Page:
Dancer, choreographer and teacher, and winner of the 2015 Standard Bank Young Artist Award for Dance Luyanda Sidiya (31) says he accepts the accolade with a great deal of gratitude and responsibility.
Celebrating 30 years this year, the Standard Bank Young Artist award is the highest artistic accolade, rewarding artistic excellence to emerging talent in the country. Previous winners including Sibongile Khumalo, William Kentridge and Robyn Orlin.
“It’s overwhelming to be recognised among giants that have carried this award. It’s the biggest compliment. As a young man it gives me hope and it means people appreciate the craziness that we do,” says Sidiya, who is the artistic director of Gregory Maqoma’s Vuyani Dance Theatre.
The company has just returned from its US premiere at the prestigious Fall For Dance Festival in New York, where Sidiya presented his Afro-fusion piece, Umnikelo, to favourable reviews in the New York Times.
His acknowledgement of others reveal his humanity and it’s the common thread to his work ethic and how he creates. To him dance is a voice, it represents the power he has to effect change; impact people’s lives and to create work for posterity.
“My work is my voice and I don’t take that for granted. Just as Miriam Makeba went to the United Nations and spoke up during apartheid, I tell stories through my body. I’m always concerned about what role I’m playing for future generations,” Sidiya says emphatically.
He started out as a traditional dancer as part of a township group called the Sarafina Boys who also dabbled in what they called modern dance. Through the group he was introduced to contemporary dance and choreography at the Dance Factory in Newtown in 1995.
It is here that he was introduced to Vincent Mantsoe’s famous solo, Gula, which had such a profound impact on him that he performed it at Finland’s Kuopio International Dance Festival in 2004. As a dancer for the Moving Into Dance Mophatong (MIDM) company, he performed nationally and internationally from Botswana, the US to Europe.
He’s also facilitated dance workshops specifically in the Afro-fusion style abroad. Sidiya spent three years in the United Kingdom working with ACE Dance and Music Company as a dancer, and went on to become a rehearsal director for the company.
In 2007, he won the award for the Most Outstanding Dancer in the Contemporary Style for Dance Umbrella. In 2012 he choreographed Umnikelo, which was part of the double bill Mayhem winning the Silver Standard Bank Ovation Award at the National Arts Festival in Grahamstown that year.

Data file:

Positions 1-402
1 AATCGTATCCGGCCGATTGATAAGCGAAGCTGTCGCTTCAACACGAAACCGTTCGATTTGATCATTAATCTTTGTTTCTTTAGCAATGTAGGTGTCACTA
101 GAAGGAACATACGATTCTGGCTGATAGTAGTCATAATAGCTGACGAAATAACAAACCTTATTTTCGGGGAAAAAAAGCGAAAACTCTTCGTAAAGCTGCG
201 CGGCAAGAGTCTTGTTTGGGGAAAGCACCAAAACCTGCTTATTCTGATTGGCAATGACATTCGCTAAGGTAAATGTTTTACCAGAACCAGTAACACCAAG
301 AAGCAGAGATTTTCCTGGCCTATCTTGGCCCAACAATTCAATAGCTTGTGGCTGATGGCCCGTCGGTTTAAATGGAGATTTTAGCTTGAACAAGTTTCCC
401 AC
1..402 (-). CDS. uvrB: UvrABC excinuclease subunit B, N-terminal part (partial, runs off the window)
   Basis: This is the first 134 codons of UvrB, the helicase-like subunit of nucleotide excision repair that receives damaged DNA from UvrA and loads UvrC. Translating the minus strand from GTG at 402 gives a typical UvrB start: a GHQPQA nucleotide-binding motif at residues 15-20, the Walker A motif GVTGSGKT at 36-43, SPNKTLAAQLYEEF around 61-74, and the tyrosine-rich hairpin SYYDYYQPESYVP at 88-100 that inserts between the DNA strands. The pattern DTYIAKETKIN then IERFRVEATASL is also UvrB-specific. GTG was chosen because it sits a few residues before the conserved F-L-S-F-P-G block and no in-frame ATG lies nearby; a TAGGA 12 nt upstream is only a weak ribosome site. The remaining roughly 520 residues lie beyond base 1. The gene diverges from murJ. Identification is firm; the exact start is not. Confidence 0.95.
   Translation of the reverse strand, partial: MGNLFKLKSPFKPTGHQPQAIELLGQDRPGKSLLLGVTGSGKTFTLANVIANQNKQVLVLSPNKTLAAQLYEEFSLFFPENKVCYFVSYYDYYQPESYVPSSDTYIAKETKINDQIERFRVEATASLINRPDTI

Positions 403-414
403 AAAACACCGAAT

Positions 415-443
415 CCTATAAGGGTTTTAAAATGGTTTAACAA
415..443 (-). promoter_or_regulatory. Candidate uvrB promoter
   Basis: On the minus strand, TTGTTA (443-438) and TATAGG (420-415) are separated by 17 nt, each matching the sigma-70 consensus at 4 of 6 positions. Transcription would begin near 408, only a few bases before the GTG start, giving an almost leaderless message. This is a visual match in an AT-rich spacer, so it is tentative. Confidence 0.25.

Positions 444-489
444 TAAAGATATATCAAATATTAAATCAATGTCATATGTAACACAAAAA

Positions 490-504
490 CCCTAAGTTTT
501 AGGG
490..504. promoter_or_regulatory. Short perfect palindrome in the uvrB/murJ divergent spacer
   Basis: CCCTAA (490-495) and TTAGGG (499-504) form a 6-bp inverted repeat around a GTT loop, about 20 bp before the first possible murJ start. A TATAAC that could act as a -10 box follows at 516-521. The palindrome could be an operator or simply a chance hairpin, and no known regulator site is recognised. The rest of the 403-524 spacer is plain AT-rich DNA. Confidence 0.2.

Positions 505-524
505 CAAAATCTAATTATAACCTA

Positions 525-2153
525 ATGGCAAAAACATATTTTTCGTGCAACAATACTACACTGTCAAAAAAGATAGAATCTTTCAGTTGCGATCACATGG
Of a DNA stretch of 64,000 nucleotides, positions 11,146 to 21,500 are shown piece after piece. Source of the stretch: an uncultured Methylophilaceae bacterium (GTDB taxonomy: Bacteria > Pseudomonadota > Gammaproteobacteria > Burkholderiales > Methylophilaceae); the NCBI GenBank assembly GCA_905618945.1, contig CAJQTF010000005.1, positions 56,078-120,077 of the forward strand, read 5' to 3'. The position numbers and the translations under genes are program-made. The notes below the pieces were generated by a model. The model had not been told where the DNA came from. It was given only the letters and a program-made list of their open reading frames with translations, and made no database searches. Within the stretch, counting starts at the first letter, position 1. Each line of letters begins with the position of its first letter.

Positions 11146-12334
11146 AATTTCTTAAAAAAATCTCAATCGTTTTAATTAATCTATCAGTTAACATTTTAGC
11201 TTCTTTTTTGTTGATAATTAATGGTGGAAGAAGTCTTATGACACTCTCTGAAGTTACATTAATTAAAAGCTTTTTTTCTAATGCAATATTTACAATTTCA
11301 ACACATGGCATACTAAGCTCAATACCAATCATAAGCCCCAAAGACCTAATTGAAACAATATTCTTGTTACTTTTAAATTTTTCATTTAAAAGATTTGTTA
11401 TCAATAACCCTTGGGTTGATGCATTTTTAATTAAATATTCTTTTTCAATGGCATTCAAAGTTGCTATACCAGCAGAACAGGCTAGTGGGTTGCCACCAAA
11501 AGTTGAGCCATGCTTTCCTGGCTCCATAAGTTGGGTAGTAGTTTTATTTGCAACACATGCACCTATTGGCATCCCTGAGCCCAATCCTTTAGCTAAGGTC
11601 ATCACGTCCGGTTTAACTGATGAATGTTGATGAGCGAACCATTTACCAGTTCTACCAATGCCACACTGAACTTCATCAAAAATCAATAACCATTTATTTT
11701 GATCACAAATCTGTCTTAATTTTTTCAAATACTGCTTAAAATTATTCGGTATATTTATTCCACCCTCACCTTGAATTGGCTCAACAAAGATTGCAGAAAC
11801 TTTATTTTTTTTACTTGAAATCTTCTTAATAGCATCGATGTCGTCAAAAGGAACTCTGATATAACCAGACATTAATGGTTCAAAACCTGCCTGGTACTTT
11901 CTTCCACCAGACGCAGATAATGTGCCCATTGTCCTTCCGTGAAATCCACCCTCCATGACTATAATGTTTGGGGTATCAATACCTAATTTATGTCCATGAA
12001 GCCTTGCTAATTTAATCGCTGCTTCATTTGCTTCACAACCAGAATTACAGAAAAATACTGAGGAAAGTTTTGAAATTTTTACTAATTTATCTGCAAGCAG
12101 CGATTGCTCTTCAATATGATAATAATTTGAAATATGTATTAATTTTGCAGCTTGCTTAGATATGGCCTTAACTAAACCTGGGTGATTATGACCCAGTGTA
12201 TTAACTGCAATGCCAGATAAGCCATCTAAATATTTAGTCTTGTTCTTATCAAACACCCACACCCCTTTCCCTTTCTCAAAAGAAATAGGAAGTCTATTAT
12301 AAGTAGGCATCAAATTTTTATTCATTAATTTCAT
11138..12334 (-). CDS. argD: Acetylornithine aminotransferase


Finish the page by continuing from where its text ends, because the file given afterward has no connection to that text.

The traditional lyricism found in his Xhosa rooted Umnikelo and the militant quality in Sidiya’s 10th work, Dominion, tackling political tyranny, shows off his versatility and adventurous spirit.
“The work we do influences the language which changes all the time. But I have a fascination with the beauty of who and what we are. I’m also inspired by people who came before me – how different am I among those giants; who am I among them speaks to how I create,” says Sidiya.
Giving hope to his fellow Sebokeng dwellers
Hailing from Sebokeng in the Vaal where he lives with his dancer-teacher wife, Thoko Sekganye (whom he met at MIDM) and their two daughters, he feels this award also gives hope to his fellow Sebokeng dwellers.
He wishes to give the area its first dance studio one day.
“I used to travel for more than an hour to study dance. I don’t like to romanticise poverty, but I’d like to make things better for other people. Many forget that Sebokeng is also in the South of Johannesburg, just like Soweto.
“We’ve had to fight for our place; for recognition. Together with Vuyani Dance Theatre, we try and plough back with the outreach programmes we bring to Sebokeng,” he says.
For the new work that he will be presenting at the National Arts Festival in 2015, Sidiya is looking to interrogate the idea of “completeness – questioning who we are in what we have.”
At the end of March 2015 he takes Dominion to Toronto, Canada.